Winter Parva, a traditional Cotswolds village next door to Carsely, has decided to throw a celebratory hog roast to mark the beginning of the winter holiday festivities and Agatha Raisin has arrived with friend and rival in the sleuthing business, Toni, to enjoy the merriment. But, as the spit pig is carried towards the bed of fiery charcoal, Agatha - and the rest of the village - realise that things aren't as they seem... Very quickly it transpires that the spit pig is in fact Gary Beech, a policeman not much loved in Winter Parva. And although Agatha has every intention of leaving the affair to the police, she rapidly changes her mind when she finds out Gary's ex-wife has hired Toni to investigate. Cantankerous and competitive as Agatha is, she has to now join the fray and try and solve the case herself! Praise for M C Beaton's Agatha Raisin series: 'I know I once vowed to read only Agatha Christie for a year but I cheated. My No. 1 mistress, M.C. Beaton and her Agatha Raisin whodunits. Agatha is like Miss Marple with a drinking problem, a pack a day habit and major man lust. In fact, I think she may be living my dream life' Entertainment Weekly. 'Once again M. C. Beaton has concocted an amusing brew of mystery and romance that will keep her fans turning the pages' Publisher's Weekly. 'Pure entertainment ' The Guardian.
When Agatha finds the council chairman murdered at the basin of Ancombe village spring, tongues start wagging. The seventh Agatha Raisin murder mystery with brand new cover design.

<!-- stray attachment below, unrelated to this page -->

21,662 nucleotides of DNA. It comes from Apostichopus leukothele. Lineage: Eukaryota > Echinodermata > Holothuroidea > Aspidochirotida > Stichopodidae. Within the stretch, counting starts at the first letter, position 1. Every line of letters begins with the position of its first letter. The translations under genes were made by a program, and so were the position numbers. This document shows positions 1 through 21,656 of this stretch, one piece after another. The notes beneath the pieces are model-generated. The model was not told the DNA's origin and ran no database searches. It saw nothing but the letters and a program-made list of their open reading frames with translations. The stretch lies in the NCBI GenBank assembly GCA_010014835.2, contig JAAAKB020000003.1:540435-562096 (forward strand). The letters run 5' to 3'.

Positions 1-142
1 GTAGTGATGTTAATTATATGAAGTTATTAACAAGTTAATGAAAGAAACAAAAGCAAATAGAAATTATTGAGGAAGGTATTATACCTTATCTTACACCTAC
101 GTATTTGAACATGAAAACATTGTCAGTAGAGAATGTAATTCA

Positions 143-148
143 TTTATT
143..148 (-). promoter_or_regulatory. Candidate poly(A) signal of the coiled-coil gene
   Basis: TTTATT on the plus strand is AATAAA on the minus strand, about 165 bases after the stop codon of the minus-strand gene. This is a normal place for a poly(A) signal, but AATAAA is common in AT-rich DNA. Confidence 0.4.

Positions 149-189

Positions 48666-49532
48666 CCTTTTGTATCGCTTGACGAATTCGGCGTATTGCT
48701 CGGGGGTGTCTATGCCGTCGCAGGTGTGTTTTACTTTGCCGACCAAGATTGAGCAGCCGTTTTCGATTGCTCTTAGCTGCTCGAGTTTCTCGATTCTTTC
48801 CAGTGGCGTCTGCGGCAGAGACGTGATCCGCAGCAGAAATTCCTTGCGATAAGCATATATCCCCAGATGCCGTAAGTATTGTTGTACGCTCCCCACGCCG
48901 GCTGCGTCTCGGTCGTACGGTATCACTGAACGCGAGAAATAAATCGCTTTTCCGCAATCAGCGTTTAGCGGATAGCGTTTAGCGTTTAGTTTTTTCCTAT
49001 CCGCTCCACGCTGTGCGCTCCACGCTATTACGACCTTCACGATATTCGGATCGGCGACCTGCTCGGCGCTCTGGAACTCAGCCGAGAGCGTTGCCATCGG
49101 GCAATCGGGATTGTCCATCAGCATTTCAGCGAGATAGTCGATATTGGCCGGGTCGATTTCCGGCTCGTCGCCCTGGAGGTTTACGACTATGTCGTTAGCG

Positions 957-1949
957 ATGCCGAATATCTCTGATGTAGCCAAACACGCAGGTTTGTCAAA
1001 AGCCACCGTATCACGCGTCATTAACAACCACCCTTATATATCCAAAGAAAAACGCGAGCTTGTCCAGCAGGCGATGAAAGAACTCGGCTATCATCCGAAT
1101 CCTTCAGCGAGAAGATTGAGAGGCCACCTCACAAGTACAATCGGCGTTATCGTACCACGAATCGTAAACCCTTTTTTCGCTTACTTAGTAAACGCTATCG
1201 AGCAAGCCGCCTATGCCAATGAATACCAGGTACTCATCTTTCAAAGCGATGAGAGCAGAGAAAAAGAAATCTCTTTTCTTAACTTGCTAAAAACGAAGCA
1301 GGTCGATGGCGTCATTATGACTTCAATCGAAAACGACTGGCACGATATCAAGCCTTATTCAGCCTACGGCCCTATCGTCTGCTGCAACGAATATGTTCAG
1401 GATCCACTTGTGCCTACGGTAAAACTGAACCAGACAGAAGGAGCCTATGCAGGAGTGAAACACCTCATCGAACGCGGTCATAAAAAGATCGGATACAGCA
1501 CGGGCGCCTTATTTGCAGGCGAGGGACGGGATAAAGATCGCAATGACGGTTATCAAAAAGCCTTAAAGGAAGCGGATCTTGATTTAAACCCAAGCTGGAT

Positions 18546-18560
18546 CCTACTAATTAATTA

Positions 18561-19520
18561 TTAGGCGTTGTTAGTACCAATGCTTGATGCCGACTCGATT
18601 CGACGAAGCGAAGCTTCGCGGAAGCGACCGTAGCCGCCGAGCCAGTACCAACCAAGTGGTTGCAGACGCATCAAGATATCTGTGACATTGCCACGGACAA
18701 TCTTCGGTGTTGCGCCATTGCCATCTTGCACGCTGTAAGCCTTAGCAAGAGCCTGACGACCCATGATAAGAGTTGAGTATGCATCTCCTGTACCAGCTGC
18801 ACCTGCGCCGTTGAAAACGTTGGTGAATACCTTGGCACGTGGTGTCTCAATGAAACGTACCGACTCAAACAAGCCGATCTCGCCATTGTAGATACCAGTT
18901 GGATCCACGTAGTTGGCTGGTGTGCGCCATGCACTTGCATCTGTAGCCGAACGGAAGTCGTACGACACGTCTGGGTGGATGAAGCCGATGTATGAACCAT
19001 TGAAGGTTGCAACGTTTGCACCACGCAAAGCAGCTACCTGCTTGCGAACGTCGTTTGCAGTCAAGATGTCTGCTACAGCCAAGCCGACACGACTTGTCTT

*** WINNER OF THE PULITZER PRIZE FOR FICTION 2016 *** WINNER OF THE EDGAR AWARD FOR BEST FIRST NOVEL 2016 WINNER OF THE CARNEGIE MEDAL FOR EXCELLENCE IN FICTION 2016 'A fierce novel written in a refreshingly high style and charged with intelligent rage' Financial Times It is April 1975, and Saigon is in chaos. At his villa, a general of the South Vietnamese army is drinking whiskey and, with the help of his trusted captain, drawing up a list of those who will be given passage aboard the last flights out of the country. The general and his compatriots start a new life in Los Angeles, unaware that one among their number, the captain, is secretly observing and reporting on the group to a higher-up in the Viet Cong. The Sympathizer is the story of this captain: a man brought up by an absent French father and a poor Vietnamese mother, a man who went to university in America, but returned to Vietnam to fight for the Communist cause. A gripping spy novel, an astute exploration of extreme politics, and a moving love story, The Sympathizer explores a life between two worlds and examines the legacy of the Vietnam War in literature, film, and the wars we fight today. 'A bold, artful and globally minded reimagining of the Vietnam war . . . The Sympathizer is an excellent literary novel, and one that ends, with unsettling present-day resonance, in a refugee boat where opposing ideas about intentions, actions and their consequences take stark and resilient human form' the Guardian 'Beautifully written and meaty' Claire Messud '[A] remarkable debut novel . . . In its final chapters, The Sympathizer becomes an absurdist tour de force that might have been written by a Kafka or Genet' New York Times 'This debut is a page-turner (read: everybody will finish) that makes you reconsider the Vietnam War ... Nguyen's darkly comic novel offers a point of view about American culture that we've rarely seen' Oprah.com (Oprah's Book Club Suggestions)